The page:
Oakland Athletics Week 7 Review

Moss is on fire, which is not a thing you should try when camping because the smoke is really gross. - Jason Miller

In which the A's steamroll the AL Central.

Another week, another sweep for the Oakland Athletics. That's the third straight week in which the A's have swept a series, and the fifth in the last six weeks. Measuring it by calendar weeks is kind of arbitrary, so instead just consider that it's May 20 and the A's have already swept five different teams. (Twins, Astros, Rangers, Nationals, Indians)

Overall, the A's went 5-1 against the Chicago White Sox and the Cleveland Indians. Every part of the team was rolling, with the lone exception being another late-inning bullpen collapse that led to the only loss of the week. Oakland is now tied with the Giants for the Major League lead with 28 wins, but San Francisco has one extra loss. The A's trail only the Tigers in winning percentage and hold a four-game advantage over the Angels in the AL West. They're not perfect, but they're getting the job done and putting themselves in a great position in the standings entering the heat of the summer.

The real story, though, is their run differential. The A's lead baseball with a mark of plus-95, which is not only head and shoulders above the next-best team (Detroit, plus-54) but ranks among the best differentials in all of history through the first 44 games of a season. The path to such a lopsided number is simple -- Oakland leads the AL in scoring and is second in run prevention. It also helps that the green and gold outscored Chicago and Cleveland 48-14 last week. The A's tore apart their pitching staffs, putting up double-digit runs three times in six games and notching 32 extra-base hits, including 11 home runs. Here's a look at the some of the best individual performances, as well as the major story lines from the week.

Mossome

Brandon Moss was named the AL Player of the Week for the third time in his career on Monday. He batted .455/.556/1.182 with three homers, five doubles, a triple, 11 RBI, and five walks to only four strikeouts. On Tuesday, he hit a pair of homers and a double and drove in five in an 11-0 victory over Chicago. On Friday, he sparked Oakland's eight-run second inning with a leadoff double. On Saturday, he homered and doubled to provide support on a day in which the bullpen had to record 23 outs. And on Sunday, he reached base in all five of his plate appearances, with two doubles, a triple, and a pair of walks, and he also scored four runs. He was a monster during a week in which the team played like a juggernaut.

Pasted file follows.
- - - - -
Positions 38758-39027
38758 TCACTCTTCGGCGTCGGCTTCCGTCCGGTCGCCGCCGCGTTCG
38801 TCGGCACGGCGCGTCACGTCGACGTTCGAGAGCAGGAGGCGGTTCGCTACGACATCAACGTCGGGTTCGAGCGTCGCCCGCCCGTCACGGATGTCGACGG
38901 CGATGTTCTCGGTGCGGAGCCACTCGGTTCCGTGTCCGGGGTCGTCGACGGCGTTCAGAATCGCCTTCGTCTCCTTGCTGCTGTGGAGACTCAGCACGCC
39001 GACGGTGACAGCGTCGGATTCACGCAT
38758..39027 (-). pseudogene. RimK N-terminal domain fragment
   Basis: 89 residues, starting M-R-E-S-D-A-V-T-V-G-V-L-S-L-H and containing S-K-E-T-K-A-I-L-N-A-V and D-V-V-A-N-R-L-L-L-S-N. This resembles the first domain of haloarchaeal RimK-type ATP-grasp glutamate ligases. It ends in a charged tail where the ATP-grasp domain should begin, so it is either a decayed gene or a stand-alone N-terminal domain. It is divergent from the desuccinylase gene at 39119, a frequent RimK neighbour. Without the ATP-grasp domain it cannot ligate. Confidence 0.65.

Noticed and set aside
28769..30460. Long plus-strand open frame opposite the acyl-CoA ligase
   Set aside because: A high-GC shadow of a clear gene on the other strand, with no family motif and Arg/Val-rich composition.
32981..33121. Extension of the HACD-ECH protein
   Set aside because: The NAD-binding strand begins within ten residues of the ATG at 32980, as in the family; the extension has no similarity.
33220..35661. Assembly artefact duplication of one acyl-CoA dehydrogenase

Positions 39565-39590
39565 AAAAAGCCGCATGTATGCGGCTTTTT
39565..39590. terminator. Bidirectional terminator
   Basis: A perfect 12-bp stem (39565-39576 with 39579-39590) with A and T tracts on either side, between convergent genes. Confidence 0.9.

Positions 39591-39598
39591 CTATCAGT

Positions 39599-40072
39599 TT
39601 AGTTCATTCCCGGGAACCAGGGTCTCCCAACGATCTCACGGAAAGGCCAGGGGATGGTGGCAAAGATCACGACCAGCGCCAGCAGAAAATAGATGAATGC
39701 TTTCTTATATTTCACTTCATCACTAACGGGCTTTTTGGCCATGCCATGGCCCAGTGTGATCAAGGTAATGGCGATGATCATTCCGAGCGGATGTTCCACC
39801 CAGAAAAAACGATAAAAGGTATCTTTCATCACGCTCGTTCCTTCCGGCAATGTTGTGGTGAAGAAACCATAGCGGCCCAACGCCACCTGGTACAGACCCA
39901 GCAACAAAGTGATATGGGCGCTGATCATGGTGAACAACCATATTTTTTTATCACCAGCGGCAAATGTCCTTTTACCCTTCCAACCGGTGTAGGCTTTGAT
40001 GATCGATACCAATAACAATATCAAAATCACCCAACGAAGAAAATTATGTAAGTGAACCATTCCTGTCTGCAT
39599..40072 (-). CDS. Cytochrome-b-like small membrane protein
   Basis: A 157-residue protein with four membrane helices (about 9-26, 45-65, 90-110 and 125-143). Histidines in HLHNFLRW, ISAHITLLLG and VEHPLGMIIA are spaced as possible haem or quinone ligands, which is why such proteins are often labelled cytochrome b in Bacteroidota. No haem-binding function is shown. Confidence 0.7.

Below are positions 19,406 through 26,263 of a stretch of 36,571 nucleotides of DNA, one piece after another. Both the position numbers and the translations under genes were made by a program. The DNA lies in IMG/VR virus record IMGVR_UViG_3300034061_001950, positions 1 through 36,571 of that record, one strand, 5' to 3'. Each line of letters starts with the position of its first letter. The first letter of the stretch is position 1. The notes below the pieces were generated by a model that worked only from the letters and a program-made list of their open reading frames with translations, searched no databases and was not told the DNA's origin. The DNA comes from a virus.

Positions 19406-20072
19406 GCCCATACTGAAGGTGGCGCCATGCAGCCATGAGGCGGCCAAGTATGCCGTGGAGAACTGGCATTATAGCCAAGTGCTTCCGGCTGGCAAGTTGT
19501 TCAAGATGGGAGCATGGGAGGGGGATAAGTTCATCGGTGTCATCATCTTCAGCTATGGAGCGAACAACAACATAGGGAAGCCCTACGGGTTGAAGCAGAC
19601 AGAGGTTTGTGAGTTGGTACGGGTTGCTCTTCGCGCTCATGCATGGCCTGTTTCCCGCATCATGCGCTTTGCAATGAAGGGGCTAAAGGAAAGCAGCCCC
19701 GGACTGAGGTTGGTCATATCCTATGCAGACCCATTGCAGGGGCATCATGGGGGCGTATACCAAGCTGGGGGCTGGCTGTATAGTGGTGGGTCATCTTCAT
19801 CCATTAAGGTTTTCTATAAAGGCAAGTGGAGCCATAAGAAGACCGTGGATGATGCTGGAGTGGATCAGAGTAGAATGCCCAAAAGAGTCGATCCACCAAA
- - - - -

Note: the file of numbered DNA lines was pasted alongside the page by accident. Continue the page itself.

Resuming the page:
For the season, Moss is hitting .301/.393/.582 with an AL-leading OPS+ of 175. What's more, he's hitting lefties, although it's probably just a small-sample mirage. He's hit them to the tune of .346/.414/.538 in 29 plate appearances, but the fact that he's also struck out in nine of those at-bats does not signal to me that he's figured out southpaws. My belief is only strengthened when considering that, overall, Moss is striking out less than he ever has. Like, a lot less:

Year K% K% vs. RHP K% vs. LHP
2012 30.4% 32.1% 24.2%
2013 27.7% 24.5% 43.2%
2014 18.3% 15.7% 31.0%

(K% = percentage of plate appearances resulting in a strikeout)

Keep in mind that Moss received fewer than 100 plate appearances against lefties in both 2012 and '13, so that's why those rates fluctuate so wildly (and serves as a good lesson regarding working with small samples). His main body of work comes against right-handers, and he's been improving his strikeout rate significantly in each season as an Athletic. Even if that rate creeps back up to 18 or 19 percent, a guy who can slug like Moss while putting the ball in play that often is extremely dangerous. Moss doesn't walk a ton, but he won't need to the way he's currently going. If he can keep the strikeouts as low as he's got them now, then forget Player of the Week -- the numbers that result are going to earn him MVP votes.

The other hitters are pretty good, too

Moss may have gotten the national attention, but Josh Donaldson had nearly as good of a week. He batted .471/.571/1.118 with three homers, a triple, and eight RBI. His home run on Monday put the A's on top for good against John Danks and the White Sox, his homer on Tuesday gave the A's a lead that they blew in the ninth, and his "triple" on Saturday (which was actually a home run but was Angel Hernandez'd by the New York replay review team) gave Oakland a pair of insurance runs late in a close game. He currently leads the AL in bWAR, and ranks behind only Mike Trout in the AL in fWAR.